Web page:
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3 min reading time
If you haven’t attended a Frost & Sullivan event, consider it.
I met Venkat Rajan at this year’s Medical Devices MindXchange. Venkat oversees Frost’s MedTech analyst team in the U.S. and looks at competitive factors and issues impacting the market.
We had the luxury of a poolside chat in San Diego.
Joe Hage: Venkat, you are an “Industry Manager.” Should I think of you as a consultant? What kinds of customers do you attract? How do you help them?
Venkat Rajan: We conduct both independent and proprietary analysis of the market trying to understanding challenges and opportunities in #MedDevice sector. Our clients span across the spectrum of product developers, component manufacturers, entrepreneurs, academics, and investors.
Joe Hage: I appreciated your comments at the MindXchange which is why I tracked you down! You were talking about the #MedDevice tax.
Venkat Rajan: Yes, part of the Patient Protection and Affordable Care Act (PPACA) imposes a 2.3% tax starting 2013 on most #MedDevice products sold in the U.S. The tax has many in the industry concerned about implications to their business outlook.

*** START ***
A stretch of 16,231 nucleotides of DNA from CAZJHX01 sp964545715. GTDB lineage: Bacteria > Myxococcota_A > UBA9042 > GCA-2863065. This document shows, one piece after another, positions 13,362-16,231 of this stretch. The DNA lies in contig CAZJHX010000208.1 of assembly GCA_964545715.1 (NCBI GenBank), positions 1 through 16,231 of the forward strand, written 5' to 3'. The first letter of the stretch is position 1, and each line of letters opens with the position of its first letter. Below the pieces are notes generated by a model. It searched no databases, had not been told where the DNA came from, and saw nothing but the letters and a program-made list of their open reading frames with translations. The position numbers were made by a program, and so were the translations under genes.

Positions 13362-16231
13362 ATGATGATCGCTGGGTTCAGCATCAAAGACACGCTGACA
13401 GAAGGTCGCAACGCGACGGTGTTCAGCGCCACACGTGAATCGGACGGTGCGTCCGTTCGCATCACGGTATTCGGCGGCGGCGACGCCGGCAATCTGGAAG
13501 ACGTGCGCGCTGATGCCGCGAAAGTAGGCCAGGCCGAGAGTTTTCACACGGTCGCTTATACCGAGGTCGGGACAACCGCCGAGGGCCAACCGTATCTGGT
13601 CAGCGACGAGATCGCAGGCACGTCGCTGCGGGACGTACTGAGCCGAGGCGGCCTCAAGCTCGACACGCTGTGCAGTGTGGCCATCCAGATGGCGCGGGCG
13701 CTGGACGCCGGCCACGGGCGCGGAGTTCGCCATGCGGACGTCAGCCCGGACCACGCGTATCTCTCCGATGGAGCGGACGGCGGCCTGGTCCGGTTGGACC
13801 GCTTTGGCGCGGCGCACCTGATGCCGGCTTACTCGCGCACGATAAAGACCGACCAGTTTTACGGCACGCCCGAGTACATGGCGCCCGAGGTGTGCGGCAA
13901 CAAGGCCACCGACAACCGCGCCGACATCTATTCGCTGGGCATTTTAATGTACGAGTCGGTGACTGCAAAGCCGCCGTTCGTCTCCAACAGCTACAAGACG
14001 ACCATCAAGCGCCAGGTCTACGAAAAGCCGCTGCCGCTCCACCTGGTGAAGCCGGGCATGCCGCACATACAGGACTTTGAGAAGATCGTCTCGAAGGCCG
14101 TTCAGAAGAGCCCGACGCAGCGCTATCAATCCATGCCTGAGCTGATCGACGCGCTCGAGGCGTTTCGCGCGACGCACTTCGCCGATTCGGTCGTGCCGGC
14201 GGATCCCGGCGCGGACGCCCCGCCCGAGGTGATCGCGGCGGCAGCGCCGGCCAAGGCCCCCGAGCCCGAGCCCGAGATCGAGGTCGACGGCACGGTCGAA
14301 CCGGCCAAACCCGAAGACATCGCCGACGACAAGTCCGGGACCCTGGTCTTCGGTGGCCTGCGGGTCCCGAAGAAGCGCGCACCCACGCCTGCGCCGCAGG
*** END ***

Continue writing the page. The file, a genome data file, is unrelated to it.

Though the tax cannot be blamed as the sole cause for all of these actions, it seems to have accelerated the need for changes.
Joe Hage: I read Sen. @OrrinHatch of Utah sponsored the Senate bid to do away with the tax. How likely will he succeed?
Venkat Rajan: The #MedDevice industry is definitely hopeful, but given the complexities of the PPACA bill it would take a major legislative push.
Joe Hage: Oh my! That’s a tall order. That’s not going to happen on Obama’s watch, surely. Why don’t you see a repeal of just that part being possible?
Venkat Rajan: If the tax alone were extricated, you could have various other players – with lobbies just as strong – asking ‘why not us?’
Joe Hage: Who else “loses” in PPACA?
Venkat Rajan: By intent the bill is ‘patient’ centric. By emphasizing the increase in access of care, the belief was more patients should translate to more business for all.
Most procedures involving a medical device are considered last resorts. I don’t know how much that impact will grow volumes for med tech.
Joe Hage: Wow. “Anyone in the business of healthcare” is a huge population.
I saw your LinkedIn poll, “Assume the 2.3% tax comes. Which best describes your likely scenario?” Care to predict the outcome?
Venkat Rajan: My bet is “all of the above.” Margin pressure and cost reduction invariably leads to exporting of jobs to lower cost locals.
Joe Hage: In your view, is there anything the #MedDevice community could do to affect the outcome?
Venkat Rajan: The industry needs to hit home to govt how it is one of the few industries that still staffs the majority of its jobs in USA.
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